You usually need some type of science related degree in order to sit for the patent bar or enough science related courses. The patent office usually determines if you qualify to sit.
Pavel Adamek (2 months ago)
The university education system in the U.S. is crazy! Here in Europe, the Czech Republic at least, you go to a five-year law school straight after high school. The workload during those five years is enormous, including a 100-page (maybe more) thesis at the end of the fifth year and the final exam that is unheard of in the U.S. But then you get your MA degree and you can practice law, once you have also passed the bar.
LegalEagle (2 months ago)
I lot of countries do a similar LLB degree. In the US, law school is like graduate school.
Melody Wu (2 months ago)
Hey! I'm currently studying environmental engineering, but after attending some cases, I decided I want to pursue environmental law. The thing is, I'm not actually very good at STEM (I didn't notice this is high school...but college is harder than high school, so...). Anyway, my major grades are ok ~3.6 GPA, but I've been getting A's consistently in my polysci minor. How will that look to law schools? Will they care that my core major GPA is low? Does it help if my more "law-y" classes in polysci are good? Thank you so much for your help! Keep up the great content! :)
Melody Wu (2 months ago)
LegalEagle good to know, thanks!
LegalEagle (2 months ago)
LSAT score trumps everything else.
Xavier Dontigny (3 months ago)
I will be applying for my undergraduate major in 6 months or so. Political science and philosophy are probably my top picks since I think (hard to know beforehand) I would enjoy studying one of these subjects. I can also assume that I could maintain a pretty good gpa in these majors knowing my strengths and work ethics. Problem is, my parents are very worried of the limited job opportunities I would have in the case where I don't end up pursuing graduate studies in law. They'd rather see me majoring in finances, an option I brought up in one of our many conversations. I told them that I could consider this major since finances are interesting to me, but I am also truly worried of the reputation of the finances major at the college I would like to attend. It is said to be very hard to have a 3.5+ gpa in finances there, and I'm no math genius. Considering that as far as I am, I am pretty sure that law is what I want to study later on and that I plan to do it in one of the t14 law schools in the US, what are your thoughts?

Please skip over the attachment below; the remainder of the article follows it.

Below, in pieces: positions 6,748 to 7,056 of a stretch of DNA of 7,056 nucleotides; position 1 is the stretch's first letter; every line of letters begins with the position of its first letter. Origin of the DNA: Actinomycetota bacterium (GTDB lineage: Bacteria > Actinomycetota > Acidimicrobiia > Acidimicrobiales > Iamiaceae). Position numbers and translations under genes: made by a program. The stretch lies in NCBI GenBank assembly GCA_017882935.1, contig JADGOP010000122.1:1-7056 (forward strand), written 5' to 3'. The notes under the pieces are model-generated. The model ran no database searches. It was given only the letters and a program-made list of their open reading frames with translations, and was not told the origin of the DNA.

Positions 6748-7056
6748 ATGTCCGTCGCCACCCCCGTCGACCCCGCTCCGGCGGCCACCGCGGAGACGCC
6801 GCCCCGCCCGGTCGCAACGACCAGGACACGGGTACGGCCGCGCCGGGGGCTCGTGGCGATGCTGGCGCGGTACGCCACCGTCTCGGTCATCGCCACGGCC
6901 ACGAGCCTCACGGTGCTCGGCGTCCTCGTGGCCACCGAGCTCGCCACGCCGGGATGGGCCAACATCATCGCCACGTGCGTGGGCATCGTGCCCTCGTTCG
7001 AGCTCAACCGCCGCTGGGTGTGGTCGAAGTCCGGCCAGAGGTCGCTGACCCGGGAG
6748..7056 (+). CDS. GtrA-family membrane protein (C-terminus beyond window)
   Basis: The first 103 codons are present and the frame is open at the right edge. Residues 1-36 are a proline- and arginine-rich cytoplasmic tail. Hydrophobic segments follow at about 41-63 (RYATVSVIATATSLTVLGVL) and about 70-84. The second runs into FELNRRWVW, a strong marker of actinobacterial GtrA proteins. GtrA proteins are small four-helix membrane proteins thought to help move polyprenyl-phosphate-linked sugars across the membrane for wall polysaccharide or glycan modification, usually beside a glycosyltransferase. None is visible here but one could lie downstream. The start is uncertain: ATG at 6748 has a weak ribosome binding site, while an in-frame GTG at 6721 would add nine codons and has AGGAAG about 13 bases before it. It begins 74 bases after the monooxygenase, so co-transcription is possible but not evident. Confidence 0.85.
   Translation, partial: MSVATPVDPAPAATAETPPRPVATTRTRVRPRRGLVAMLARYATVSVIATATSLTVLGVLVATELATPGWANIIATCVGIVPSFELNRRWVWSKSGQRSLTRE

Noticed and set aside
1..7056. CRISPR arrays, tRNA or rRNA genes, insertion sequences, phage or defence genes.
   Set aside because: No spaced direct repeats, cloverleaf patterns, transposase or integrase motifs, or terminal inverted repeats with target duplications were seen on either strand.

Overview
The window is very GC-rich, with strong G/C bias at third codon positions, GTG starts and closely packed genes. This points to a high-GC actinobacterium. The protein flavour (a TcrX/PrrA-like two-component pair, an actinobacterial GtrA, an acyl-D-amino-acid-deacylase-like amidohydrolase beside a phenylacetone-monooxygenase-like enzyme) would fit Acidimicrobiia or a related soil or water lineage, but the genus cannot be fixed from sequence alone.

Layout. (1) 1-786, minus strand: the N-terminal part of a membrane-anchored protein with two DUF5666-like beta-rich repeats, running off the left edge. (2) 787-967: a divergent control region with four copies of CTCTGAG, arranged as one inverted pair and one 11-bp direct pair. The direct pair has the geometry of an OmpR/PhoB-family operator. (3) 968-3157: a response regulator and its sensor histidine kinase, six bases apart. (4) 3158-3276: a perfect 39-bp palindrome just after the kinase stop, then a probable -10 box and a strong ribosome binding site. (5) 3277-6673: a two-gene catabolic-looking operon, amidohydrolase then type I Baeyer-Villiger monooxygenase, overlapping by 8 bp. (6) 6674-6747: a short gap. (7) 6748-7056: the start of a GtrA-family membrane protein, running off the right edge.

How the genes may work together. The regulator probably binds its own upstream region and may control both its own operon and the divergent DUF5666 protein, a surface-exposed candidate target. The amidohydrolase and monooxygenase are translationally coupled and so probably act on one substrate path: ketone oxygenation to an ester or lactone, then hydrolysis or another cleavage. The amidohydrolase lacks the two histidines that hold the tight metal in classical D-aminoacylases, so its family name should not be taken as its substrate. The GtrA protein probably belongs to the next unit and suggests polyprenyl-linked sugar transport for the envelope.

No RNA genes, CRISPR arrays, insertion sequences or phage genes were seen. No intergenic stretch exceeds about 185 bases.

LadyLal (1 month ago)
Xavier Dontigny honestly though there’s a lotttt more to your application and ultimate acceptance than undergrad grades. Your letters of recommendation statement of Imterest extracurriculars lsat score and anything else that you identify with. They have to see your passion. And not to say that you wanting to go to a top tier school isn’t valid of course it’s an awesome goal but ultimately you have to see the bigger picture and see what you want after school. And do they have the resources and approachable attitude to helping you achieve that goal. Is there a solid alumni network? Where is it physically located? (Is it surrounded by courthouses and law firms?) Also what is your debt going to be?
Xavier Dontigny (3 months ago)
LegalEagle I had another concern. I'm not a native English speaker and although I'm pretty confident in my comprehension of the language, I'd really like to have more opportunities to talk and write it. What classes could I take during summer to help perfect these skills? Also thanks for your recommendation, I really like the idea of doing a finance major.
LegalEagle (3 months ago)
You're thinking about the right things, which is important. If you're sure that you want to go to law school, go with the major you think you'll enjoy the most and succeed in the most. You might also make a deal with your parents that you'll try to do a poli sci degree in three years -- that could help show you are serious and help minimize the cost. You could also do finance or business as a minor. For my part, I wish I knew more about finance/business.
Donald J Trump (3 months ago)
What about the difficulty of that major? Does that have an impression on law schools?
Donald J Trump (3 months ago)
LegalEagle Thanks!
LegalEagle (3 months ago)
Law schools don't know which majors are difficult and which are not. So that doesn't factor in.
Christian Harrison (3 months ago)